It’s not just veterans who are benefitting from BoxWise either. The scheme, the flagship initiative of the Nick Maughan Foundation which works to empower disadvantaged young people through sport, also runs sessions for young adults aged 18 to 25, young people with behavioural issues, women who have been through domestic violence or health issues and disabled people, as well as putting on a shorter course aimed at younger people to reduce anti-social behaviour in the school holidays.

What does BoxWise think of working in Manchester?

Rick says Manchester is a huge part of BoxWise’s plans for further expansion of the services and programmes that it offers.

He said: “The big thing is the diversity of Manchester, the diversity of talent in the city and the depth and breadth of people’s journeys and stories, their lived experiences.

“There’s a real ‘can-do’ attitude and solid work ethos in Manchester and the young people have a real positivity about the future and their opportunities.

Hide Ad
Hide Ad

“That stands out for me on the back of Covid-19 and how challenging that has been for young people, affecting their mental health and putting them at risk of isolation and depression.”

What do the veterans themselves make of the programme?

The veterans who have taken part in the 10-week programme in Oldham said how the boxing sessions took place in an atmosphere they felt extremely comfortable with which can be more difficult to find on Civvy Street.

Keith Melvin, from Oldham, was in the Royal Artillery for six years. He said: “Initially for me it was about the fitness but as the course progressed it became more about technique, ability and getting a bit more confidence.

“It was also about being with the lad and having a bit of a laugh and the camaraderie of it. What the lads miss about the Army is the craic, there’s a lot of banter. I get that when I play football and also because I work on building sites.

Hide Ad
Hide Ad
The course focuses on the technical skills of boxing, with no sparring involvedThe course focuses on the technical skills of boxing, with no sparring involved
The course focuses on the technical skills of boxing, with no sparring involved

“It gives you some structure. When you’re in the Army everything’s set out for you but when you come out you have to register with a doctor and a dentist, you have to learn about voting so you can do that.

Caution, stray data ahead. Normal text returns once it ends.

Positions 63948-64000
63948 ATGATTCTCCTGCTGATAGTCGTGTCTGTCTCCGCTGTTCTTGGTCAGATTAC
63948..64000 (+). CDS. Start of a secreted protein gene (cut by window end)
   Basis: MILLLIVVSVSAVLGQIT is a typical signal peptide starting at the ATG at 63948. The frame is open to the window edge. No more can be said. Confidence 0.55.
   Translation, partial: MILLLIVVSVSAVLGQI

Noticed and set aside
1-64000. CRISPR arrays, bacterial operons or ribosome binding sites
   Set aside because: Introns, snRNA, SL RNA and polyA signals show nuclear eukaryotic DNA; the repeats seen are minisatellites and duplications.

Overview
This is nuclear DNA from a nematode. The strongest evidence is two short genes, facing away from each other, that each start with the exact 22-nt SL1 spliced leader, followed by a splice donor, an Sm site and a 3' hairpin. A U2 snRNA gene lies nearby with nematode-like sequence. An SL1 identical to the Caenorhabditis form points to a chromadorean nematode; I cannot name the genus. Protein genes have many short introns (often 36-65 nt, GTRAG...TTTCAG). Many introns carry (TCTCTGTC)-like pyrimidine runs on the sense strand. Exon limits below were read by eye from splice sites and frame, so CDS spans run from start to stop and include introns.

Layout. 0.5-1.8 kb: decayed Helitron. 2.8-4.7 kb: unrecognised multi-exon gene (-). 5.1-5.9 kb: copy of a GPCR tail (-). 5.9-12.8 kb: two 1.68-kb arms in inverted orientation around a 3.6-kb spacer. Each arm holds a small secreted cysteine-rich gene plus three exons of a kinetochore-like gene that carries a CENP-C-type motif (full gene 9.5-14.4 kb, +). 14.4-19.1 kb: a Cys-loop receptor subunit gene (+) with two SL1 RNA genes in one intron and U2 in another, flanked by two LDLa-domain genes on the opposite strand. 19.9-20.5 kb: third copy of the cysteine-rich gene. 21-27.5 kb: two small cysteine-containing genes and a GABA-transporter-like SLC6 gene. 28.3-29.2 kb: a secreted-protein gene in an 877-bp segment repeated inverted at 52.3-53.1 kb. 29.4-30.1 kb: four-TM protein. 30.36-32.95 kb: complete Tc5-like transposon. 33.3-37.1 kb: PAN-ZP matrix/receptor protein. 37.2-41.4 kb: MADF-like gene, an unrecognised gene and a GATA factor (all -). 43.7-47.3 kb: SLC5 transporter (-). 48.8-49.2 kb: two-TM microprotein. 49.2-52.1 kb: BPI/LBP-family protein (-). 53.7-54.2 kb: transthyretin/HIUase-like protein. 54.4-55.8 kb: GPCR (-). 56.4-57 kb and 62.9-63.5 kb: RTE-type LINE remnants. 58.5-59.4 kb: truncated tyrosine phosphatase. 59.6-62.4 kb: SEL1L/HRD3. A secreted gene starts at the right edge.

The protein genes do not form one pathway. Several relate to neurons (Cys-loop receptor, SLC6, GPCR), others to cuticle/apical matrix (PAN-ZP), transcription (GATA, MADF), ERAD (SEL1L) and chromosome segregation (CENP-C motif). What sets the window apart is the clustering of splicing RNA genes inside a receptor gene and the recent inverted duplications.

“One of the nice things about BoxWise was they gave you a T-shirt. It’s like representing something again. Some of the lads are looking to do coaching and they will help with that. Some of the lads are looking at doing a few fights too.

“The team at the gym have also been absolutely superb with us.”

James Gilbert left the Army over 20 years ago and has built a career in business for himself as well as working with Oldham Athletic’s programme for veterans, and that was what led to the initial contact with BoxWise to bring it to Greater Manchester.

Hide Ad
Hide Ad

He said: “Some lads aren’t really into football so we were looking for different avenues. Boxing is very physical and well promoted in the Army so we spoke to ABC Gym in Failsworth and they work with BoxWise.

“The lads loved the course. We had 16 lads at a time coming to get away from it all and be around like-minded people.

Veterans on the BoxWise programme at Fox ABC in OldhamVeterans on the BoxWise programme at Fox ABC in Oldham
Veterans on the BoxWise programme at Fox ABC in Oldham

“Punching a bag lets out some tension after a week of different life stresses, it’s a really good release.

“I’m quite fortunate because I left the armed forces a while ago and am quite settled, but some of the lads aren’t.

Hide Ad
Hide Ad

“In the Army everything is done to the maximum and with the boxing you couldn’t help but be fatigued at the end, It brought the lads back to that place where they felt comfortable.

“Military people have a very quirky and dark senseof humour and we were able to use that in a safe setting without people being offended, because it was just for veterans. There’s also a lot of code and acronyms and specific language in the Army.

“Veterans come from an environment where you are told when to eat, sleep and everything else, and some lads really struggle with the adjustment back into what we call Civvy Street. Boxing is quite regimented with the steps and the movement, you’ve got to be in the right place at the right time, and again it returns them back to what they are used to and reminds them of things they are comfortable with.”

Comment Guidelines

National World encourages reader discussion on our stories. User feedback, insights and back-and-forth exchanges add a rich layer of context to reporting. Please review our Community Guidelines before commenting.